Carroll middle schools to cut play day contests

January 24, 1994|By Anne Haddad | Anne Haddad,Staff Writer

Northwest Middle School Principal Bronson Jones has a warm spot in his heart for the tradition of middle school play days, but it's time for a change, he says.

The change will occur next school year when schools will have only one play day in May -- for track and field. The October and March play days for other sports will be abandoned.

The May track and field play day will survive because it draws a large number of students, said Bruce Cowan, supervisor of physical education for Carroll County schools.

The events are a kind of countywide athletic meet in which each of the seven middle schools sends a small team. The schools take turns being host for the events, which occur during the school day.

"The play days were good," Mr. Cowan said. "But we were spending a lot of time and energy so that 15 to 20 boys and 15 to 20 girls [from each middle school] could participate in a play day," when the schools need to focus more attention on instilling physical fitness in a broad range of students.

"Most of our kids, once they get out of school, don't do anything at all," he said.

Play days and Mr. Jones started together, in a sense. He began teaching physical education in 1968, just after the junior high schools were converted to middle schools.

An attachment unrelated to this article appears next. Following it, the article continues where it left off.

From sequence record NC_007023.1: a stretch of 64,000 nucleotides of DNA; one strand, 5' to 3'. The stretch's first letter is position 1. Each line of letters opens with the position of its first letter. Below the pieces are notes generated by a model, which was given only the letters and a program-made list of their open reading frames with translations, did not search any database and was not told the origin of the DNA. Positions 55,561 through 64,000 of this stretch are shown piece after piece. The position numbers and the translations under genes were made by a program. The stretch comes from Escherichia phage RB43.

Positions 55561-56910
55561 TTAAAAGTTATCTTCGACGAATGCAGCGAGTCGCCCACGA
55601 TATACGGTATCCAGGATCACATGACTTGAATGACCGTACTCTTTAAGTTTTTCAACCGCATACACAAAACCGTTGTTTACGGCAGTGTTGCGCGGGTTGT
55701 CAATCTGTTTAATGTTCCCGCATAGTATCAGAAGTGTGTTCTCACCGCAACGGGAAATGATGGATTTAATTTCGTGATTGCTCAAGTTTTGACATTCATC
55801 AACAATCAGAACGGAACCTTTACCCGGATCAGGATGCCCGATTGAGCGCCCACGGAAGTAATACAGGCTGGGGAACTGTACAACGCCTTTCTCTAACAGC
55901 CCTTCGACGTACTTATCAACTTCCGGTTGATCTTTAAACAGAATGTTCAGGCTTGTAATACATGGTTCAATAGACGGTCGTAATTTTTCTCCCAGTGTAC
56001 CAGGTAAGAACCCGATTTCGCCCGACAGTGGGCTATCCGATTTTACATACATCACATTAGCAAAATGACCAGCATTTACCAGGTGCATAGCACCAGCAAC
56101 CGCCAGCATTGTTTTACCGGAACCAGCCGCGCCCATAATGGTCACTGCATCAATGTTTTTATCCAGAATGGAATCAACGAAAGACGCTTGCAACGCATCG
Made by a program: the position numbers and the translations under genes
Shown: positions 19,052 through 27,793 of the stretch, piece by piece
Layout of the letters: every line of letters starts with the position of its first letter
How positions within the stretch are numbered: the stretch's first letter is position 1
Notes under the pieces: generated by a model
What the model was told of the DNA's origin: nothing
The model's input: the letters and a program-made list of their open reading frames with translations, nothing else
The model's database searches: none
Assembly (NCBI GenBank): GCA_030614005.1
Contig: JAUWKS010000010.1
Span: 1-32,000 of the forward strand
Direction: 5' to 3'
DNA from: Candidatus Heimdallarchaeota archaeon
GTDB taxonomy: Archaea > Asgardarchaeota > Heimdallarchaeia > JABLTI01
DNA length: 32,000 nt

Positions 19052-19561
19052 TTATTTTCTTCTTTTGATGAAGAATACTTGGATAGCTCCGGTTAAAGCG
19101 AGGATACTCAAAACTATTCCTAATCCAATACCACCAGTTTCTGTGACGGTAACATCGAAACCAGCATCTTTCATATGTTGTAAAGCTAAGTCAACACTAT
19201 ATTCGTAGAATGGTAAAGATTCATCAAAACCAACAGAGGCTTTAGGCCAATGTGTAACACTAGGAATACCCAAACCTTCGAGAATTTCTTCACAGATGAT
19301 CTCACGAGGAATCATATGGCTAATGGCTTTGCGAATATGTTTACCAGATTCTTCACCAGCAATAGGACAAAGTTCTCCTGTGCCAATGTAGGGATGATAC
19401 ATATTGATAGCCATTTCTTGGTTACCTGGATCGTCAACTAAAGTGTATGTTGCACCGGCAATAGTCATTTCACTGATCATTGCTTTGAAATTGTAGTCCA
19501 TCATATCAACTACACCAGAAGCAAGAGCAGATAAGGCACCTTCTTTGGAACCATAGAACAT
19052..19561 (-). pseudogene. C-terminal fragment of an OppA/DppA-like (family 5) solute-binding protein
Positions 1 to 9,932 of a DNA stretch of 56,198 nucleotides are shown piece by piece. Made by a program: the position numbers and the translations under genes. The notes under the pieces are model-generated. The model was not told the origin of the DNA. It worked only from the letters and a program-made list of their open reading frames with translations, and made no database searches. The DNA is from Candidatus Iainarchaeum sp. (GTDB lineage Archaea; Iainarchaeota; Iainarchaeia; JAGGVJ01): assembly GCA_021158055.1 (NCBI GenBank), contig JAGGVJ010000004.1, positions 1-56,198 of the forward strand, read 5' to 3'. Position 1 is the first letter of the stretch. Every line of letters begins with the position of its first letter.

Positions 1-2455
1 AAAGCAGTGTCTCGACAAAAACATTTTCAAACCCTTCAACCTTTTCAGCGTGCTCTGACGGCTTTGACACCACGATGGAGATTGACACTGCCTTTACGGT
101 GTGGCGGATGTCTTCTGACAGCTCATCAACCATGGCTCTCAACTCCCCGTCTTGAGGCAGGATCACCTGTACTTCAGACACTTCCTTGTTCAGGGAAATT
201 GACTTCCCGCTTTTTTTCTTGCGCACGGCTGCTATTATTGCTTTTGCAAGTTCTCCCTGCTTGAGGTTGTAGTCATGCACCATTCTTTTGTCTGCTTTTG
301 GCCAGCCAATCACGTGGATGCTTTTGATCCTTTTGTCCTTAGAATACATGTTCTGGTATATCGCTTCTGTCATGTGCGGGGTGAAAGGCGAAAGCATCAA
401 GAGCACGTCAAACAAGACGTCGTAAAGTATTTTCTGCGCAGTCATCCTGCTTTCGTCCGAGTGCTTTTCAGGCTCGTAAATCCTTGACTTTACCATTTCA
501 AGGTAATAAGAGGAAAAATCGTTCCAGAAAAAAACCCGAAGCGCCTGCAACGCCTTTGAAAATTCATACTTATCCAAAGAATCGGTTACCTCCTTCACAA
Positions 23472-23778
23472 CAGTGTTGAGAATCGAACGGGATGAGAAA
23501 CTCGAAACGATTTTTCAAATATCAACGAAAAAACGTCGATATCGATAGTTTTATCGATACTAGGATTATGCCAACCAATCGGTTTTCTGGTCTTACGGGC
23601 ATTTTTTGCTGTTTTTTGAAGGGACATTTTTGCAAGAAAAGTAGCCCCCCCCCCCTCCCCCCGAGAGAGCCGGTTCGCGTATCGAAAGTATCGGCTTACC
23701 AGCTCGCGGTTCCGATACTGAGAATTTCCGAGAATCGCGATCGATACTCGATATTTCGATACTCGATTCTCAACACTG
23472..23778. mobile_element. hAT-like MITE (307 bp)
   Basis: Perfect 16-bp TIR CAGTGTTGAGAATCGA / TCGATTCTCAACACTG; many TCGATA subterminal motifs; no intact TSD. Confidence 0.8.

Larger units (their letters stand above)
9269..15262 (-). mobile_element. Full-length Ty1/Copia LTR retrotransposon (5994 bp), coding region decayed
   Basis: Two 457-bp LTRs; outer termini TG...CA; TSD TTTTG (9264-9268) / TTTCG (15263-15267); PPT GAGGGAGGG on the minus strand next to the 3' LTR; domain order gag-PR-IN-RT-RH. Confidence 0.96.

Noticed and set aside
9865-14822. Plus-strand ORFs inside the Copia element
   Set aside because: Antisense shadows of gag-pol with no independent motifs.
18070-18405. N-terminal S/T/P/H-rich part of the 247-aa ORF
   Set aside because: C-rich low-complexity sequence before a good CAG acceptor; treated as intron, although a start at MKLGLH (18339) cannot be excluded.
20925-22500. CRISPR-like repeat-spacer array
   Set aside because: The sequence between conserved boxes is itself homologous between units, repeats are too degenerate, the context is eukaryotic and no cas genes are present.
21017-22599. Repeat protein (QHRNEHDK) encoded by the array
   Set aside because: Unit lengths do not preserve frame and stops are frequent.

A casualty of the conversion was interschool competitive sports.

RTC "The play days filled a void in that the highly skilled kids had a chance to compete against kids from other schools," Mr. Jones said.

Next year, students will still be able to compete at their schools on intramural teams, either during or after school.

Mr. Jones expects to have the sports after school, rather than take up time in the school day.

The difference is that students won't compete against children from other schools. But most of the same students who participated in play days already are on recreation leagues around the county, Mr. Cowan said.

Mr. Jones said that when play days started, there was no broad offering of recreational sports leagues for children.

"The recreation programs grew rapidly," he said. "It was almost like we were duplicating efforts.

"We were going to play days with just a small fraction of the kids in school. We just sort of felt at this point we could benefit more kids."

Mr. Jones said some plans at Northwest Middle School are to teach children tennis and to have "clinics" to improve skills in sports such as basketball.

By dropping the play days, Mr. Cowan and Mr. Jones said, school physical education instructors will have more flexibility in when they introduce certain sports.

For example, teachers used to be locked into soccer, field hockey and flag football the first quarter of each year, so the school could develop teams for those sports in the October play days.

The same applies for March, when schools had to have girls' volleyball teams and boys' wrestling teams for those events.

On March 15 and 16, Northwest Middle School will be the host for the last countywide volleyball and wrestling play day.

In May, East Middle School will have the track and field play day, the annual event that will survive.

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